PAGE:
It’s been a while since I posted an excerpt from my book. And I’ve written so much during the last few months! So today I want to share something short that will make you smile.
* * *
On one of my final days in the Yaoundé, I visited the patisserie down the road from the guesthouse, a bakery that sold homemade ice cream, a delicacy I’d found only in Africa’s major cities. Set up like a modern bakery in France, it offered freshly baked bread, sugary cake bites and glazed fruit tarts, all displayed deliciously under clear plastic cases, protecting the treats from the drool of customers. While I mused over the selection of ice cream flavors, similar to those I’d choose from at home, the man behind the counter hit on me like he did every day when I arrived for a scoop.
“Ma cherie,” he purred, using the same pet name, “my dear,” that at least a dozen other African men had tried on me. “You know I want to marry you.”
I did know. He had told me yesterday, and the day before, and the day before that, even though he was at least twice my age. (Let’s pretend I wasn’t getting ice cream every time I went into the store.)
“Bonjour. How are you today?” I responded politely, pretending to give him my attention while I debated whether to go with chocolate or coffee-flavored ice cream.
He ignored my greeting, pressing on with more important issues. “Do you have any friends here?” he asked, leaning over the counter toward me, his beer belly showing through his apron. “I want to marry a white woman.”
Way to make a girl feel special, I thought. Me or my white friends, it doesn’t matter.
I browsed through my mental library of witty replies. Ignoring him – an effective tactic when it came to dealing with men who hissed at me from the side of the road – wouldn’t work, since he stood between me and my ice cream. I’d already tried several of my go-to retorts with this guy during previous visits, including turning polygamy on its head and asking, “Would you like to become my second husband? Because I’ve already married one man.” The day before, as I ordered a cone topped with chocolate chip, I had even described the husband who awaited me in the States, a fictional character I’d talked about so much during the last four months that I half expected the dark-haired hottie to pick me up at the airport when I arrived home.
Was this the man who had asked about my absent wedding ring earlier in the week?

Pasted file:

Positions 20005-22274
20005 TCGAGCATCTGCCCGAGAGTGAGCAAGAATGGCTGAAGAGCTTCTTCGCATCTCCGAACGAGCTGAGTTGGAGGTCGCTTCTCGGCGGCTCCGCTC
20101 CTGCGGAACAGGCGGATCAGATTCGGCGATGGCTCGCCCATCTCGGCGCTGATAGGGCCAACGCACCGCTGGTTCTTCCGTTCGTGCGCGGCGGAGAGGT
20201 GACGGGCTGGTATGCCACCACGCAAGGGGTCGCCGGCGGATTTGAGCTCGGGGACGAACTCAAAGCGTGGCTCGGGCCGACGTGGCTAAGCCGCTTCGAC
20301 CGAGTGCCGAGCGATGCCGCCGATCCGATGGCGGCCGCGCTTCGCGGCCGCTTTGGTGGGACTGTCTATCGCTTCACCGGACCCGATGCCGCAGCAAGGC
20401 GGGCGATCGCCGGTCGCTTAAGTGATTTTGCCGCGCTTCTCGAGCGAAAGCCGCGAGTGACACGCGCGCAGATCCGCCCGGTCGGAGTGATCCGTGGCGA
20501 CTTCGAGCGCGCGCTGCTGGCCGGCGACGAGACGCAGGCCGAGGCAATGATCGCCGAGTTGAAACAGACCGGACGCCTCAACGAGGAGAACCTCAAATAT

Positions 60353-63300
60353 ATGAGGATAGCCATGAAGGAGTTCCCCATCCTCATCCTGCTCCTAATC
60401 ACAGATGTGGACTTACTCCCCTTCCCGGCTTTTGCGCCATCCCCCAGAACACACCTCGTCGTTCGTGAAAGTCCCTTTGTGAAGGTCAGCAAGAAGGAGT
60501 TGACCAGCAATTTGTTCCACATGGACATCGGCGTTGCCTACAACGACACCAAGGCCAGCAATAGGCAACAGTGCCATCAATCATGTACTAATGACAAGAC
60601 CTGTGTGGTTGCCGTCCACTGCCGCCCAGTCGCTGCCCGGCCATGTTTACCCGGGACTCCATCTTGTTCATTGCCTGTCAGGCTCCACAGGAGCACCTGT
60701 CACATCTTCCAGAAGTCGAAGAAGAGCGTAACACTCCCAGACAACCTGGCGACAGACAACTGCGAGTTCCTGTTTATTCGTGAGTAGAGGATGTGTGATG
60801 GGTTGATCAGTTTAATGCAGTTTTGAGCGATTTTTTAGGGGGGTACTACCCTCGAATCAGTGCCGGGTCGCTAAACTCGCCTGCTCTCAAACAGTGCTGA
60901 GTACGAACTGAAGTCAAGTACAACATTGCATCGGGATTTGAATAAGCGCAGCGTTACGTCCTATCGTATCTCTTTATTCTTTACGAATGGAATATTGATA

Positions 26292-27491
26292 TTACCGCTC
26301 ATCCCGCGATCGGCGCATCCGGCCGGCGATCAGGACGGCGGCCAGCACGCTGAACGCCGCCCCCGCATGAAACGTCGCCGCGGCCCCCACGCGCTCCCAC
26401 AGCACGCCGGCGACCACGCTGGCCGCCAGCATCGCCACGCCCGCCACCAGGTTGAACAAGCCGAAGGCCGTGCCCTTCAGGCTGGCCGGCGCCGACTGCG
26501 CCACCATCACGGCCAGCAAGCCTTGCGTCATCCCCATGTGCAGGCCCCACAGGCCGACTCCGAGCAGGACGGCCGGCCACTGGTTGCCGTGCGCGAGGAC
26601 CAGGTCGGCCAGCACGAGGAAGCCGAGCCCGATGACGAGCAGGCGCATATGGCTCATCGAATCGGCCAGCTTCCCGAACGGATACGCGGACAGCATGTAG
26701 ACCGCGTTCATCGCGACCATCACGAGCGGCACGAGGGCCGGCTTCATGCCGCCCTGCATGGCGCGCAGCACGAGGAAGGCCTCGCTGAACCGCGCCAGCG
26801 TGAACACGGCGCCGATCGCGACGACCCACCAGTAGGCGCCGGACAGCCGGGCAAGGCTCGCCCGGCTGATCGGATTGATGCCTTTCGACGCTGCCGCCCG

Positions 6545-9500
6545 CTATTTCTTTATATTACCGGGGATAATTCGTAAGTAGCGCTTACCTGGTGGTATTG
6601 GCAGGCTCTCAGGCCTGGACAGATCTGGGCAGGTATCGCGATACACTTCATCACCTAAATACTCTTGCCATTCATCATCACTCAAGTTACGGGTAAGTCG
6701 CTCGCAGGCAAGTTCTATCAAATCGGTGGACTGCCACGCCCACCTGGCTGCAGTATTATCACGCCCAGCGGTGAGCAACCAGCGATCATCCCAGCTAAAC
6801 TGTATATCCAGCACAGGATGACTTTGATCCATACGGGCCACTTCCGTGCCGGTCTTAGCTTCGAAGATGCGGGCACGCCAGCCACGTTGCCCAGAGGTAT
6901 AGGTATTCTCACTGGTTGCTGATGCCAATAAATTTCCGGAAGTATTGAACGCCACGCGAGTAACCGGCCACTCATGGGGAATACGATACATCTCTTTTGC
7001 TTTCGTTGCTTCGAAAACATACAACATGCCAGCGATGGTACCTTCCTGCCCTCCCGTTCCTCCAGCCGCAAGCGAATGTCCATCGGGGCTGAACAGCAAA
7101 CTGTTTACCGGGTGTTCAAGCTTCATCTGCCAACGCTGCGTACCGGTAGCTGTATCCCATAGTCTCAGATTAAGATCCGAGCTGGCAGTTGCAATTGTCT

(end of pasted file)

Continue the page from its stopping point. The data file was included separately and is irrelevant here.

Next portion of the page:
“It’s not safe to wear it outside of the house,” I had responded. “I’m afraid someone will steal it.”
No, now I remembered – that was the gorgeous, built-like-a-Calvin-Klein-underwear-model guy who stood guard outside an important-looking building near the guesthouse. Instead of shrugging him off like I did most men who propositioned me, my face burned as I introduced myself, sucked in by his high cheekbones – a common feature of handsome Cameroonian men – and wide shoulders. I had to kick myself internally to reject him like all the others.
But the man behind the ice cream counter had a chubby tummy instead of wide shoulders and the grin of a sleazy fifty-year-old rather than a chiseled chin. And none of my repulse-a-man strategies had worked on him.
“So, why won’t you marry me?” he asked, dishing up my cone of chocolate.
“You know,” I said slyly, grasping the cone in exchange for a Cameroonian bill, “in my country men do laundry.” I paused for effect. No need to mention that our version of doing laundry involved a machine rather than a full day of pounding shirts against rocks. “Men also cook and wash dishes. And they look after the children.”
The man looked wonderfully horrified. “Oh, no,” he replied, his lips pursed, his eyes staring at me.
“That’s what American women expect.” I was trying hard to keep a straight face. “Our husbands do chores. They split the housework equally with their wives.”
His expression hadn’t changed. “Oh no,” he repeated. “Not here.”
“See?” I said, the corners of my lips turning up into a slight grin. “That’s why it’s impossible for me to be your wife.”
With that, I turned and left the shop.